Objective and subjective masticatory function in older individuals

Abstract: Introduction: Oral health in the older population has improved, both in Sweden and in a global perspective. Oral health that has been associated to other, more general health perspectives such as nutrition and cognition, but also presents new challenges for the dental community. Oral health is a broad construct, but it has been shown that when older patients rate different oral health related concepts, the ability to masticate food is important. Objective: The overall aim of this thesis was to explore how to assess objective and subjective masticatory function in older individuals, their possible relationships and assocoiation to nutrition as well as cognitive functions. Methods and results: Study I systematically investigated and identified methods that have been developed to objectively assess masticatory function, also known as masticatory performance and to rate their measurement properties. Bibliographic databases were searched, including MEDLINE, Embase, Web of Science Core Collection, Cochrane, and Cinahl. Eligible papers that satisfied predefined inclusion and exclusion criteria were appraised independently by two investigators. Four other investigators independently appraised any measurement properties of the methods according to the consensus-based standards for the selection of health measurement instruments checklist. The qualities of the measurement properties were evaluated using predefined criteria. The level of evidence was rated by using data synthesis for each MP assessment method, where the rating was a product of methodological quality and measurement properties quality. Forty-six out of 9,908 articles were appraised, and the assessment methods were categorized as comminution (n = 21), mixing ability (n = 23), or other methods (n = 2). Different measurement properties were identified, in decreasing order construct validity (n = 30), reliability (n = 22), measurement error (n = 9), criterion validity (n = 6), and responsiveness (n = 4). Study II focused on older individual’s subjective and self-perceived notion of their masticatory function, known as masticatory ability. The aim of the study was to explore what factors seem to be important for older individuals’ masticatory ability and how it impacts daily life. Qualitative methodology and in-depth interviews were used, and the design was inspired by the qualitative method Grounded Theory. The final sample consisted of twelve older participants. Three categories developed from the data; Deteriorating oral health and functional loss, Eating habits, Prosthetic rehabilitation and function. A core category named Adaptation emerged that describes how individuals successfully adapt to a decreased function and despite this develop a positive view of their masticatory ability. Study III was a retrospective longitudinal study that examined the association between reduced posterior occlusal support and cognition in different cognitive domains and whether poor masticatory function increased the risk of dementia. Data came from a population–based study with up to 22 years of follow-up of 544 cognitively intact adults aged ≥50. Cognitive domains were assessed at baseline and at follow-ups and masticatory function was assessed using the Eichner Index and categorized according to the number of posterior occlusal zones. At baseline, 147 (27.0%) participants were placed in Eichner category A, 169 (31.1%) in B and 228 (41.9%) in C. After the age of 65, participants in Eichner category B and C showed an accelerated decline in spatial/fluid abilities. Eichner categories B or C were not associated with an increased risk of dementia, compared to category A. In study IV a group of 355 individuals with care dependency and functional limitations, aged 60 and older were included. By home visits, the participants underwent an oral examination and answered chewing related questions. Nutritional status was assessed using the Mini Nutritional Assessment. A total of 196 individuals met the age requirement. Of these, 86 subjects were able to answer the questions. The study did not report any concluding significant associations between the subdomains of masticatory function or the nutritional variables. Conclusion: Methods to assess masticatory performance are often labor intensive and not fitted to a clinical setting. Further research is needed to find masticatory measurement methods, that are useful both in clinical contexts and research. Older individuals with at deteriorating oral function tend to overrate their masticatory ability and self-reported questionnaires seem less useful. With the chosen instruments in this thesis, a low number of occluding contacts was not associated to an increased risk of dementia or nutritional variables.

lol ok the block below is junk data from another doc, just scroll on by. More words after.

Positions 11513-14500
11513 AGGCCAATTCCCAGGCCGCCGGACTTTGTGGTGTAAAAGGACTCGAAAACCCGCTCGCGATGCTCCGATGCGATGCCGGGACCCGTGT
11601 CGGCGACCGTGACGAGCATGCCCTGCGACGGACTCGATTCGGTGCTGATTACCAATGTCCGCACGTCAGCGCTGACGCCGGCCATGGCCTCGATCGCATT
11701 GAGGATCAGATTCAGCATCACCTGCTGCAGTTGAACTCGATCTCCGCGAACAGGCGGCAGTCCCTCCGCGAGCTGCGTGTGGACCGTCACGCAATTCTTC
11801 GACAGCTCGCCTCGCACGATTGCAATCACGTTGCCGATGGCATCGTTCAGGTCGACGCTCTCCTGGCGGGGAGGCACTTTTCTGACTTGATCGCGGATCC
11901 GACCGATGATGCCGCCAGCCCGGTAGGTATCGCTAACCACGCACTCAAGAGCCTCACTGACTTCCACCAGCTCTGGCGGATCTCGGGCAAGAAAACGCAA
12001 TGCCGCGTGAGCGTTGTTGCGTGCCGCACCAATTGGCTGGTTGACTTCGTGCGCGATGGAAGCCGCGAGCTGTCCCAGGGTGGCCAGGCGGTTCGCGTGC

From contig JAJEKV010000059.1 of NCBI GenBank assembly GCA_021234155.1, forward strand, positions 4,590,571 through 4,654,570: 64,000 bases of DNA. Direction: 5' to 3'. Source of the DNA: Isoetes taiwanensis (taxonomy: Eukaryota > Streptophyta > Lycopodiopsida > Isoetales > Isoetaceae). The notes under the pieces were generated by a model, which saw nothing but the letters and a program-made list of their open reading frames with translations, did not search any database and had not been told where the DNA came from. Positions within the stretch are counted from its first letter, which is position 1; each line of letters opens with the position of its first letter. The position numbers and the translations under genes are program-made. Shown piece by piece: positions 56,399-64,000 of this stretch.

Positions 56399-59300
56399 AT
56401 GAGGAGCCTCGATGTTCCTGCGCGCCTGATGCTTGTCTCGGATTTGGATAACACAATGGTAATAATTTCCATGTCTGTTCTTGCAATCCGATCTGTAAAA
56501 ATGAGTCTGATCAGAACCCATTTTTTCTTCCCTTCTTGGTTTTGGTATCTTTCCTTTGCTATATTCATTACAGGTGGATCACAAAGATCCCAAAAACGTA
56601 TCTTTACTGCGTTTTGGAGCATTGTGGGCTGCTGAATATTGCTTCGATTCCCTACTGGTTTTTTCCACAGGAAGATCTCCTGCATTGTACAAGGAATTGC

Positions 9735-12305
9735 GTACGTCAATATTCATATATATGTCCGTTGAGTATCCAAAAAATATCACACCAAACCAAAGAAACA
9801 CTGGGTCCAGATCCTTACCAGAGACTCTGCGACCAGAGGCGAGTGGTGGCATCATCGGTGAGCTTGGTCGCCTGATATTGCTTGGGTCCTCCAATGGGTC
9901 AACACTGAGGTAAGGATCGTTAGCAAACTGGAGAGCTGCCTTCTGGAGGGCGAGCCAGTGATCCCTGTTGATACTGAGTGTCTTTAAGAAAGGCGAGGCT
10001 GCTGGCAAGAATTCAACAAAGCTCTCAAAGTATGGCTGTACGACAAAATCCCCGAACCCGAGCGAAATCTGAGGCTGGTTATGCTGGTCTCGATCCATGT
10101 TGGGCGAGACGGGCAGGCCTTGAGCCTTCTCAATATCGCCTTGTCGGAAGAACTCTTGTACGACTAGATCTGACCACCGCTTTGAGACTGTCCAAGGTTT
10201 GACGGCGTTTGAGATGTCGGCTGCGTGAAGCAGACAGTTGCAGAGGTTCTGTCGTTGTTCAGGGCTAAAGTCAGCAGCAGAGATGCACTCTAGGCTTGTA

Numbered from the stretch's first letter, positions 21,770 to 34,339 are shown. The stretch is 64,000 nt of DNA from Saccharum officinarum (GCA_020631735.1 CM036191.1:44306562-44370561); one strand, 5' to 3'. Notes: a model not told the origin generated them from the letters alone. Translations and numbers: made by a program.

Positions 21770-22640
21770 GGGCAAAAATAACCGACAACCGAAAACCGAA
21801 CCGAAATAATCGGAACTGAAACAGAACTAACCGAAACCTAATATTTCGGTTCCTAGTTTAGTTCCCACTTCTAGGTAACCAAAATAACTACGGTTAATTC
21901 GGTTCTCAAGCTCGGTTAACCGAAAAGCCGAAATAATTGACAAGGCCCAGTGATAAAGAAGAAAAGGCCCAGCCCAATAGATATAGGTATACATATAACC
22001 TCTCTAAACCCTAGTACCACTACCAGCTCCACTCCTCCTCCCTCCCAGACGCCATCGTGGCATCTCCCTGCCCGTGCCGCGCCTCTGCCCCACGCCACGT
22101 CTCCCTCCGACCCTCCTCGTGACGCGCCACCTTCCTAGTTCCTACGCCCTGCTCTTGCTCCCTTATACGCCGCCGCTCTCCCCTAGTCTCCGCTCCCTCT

This dissertation MIGHT be available in PDF-format. Check this page to see if it is available for download.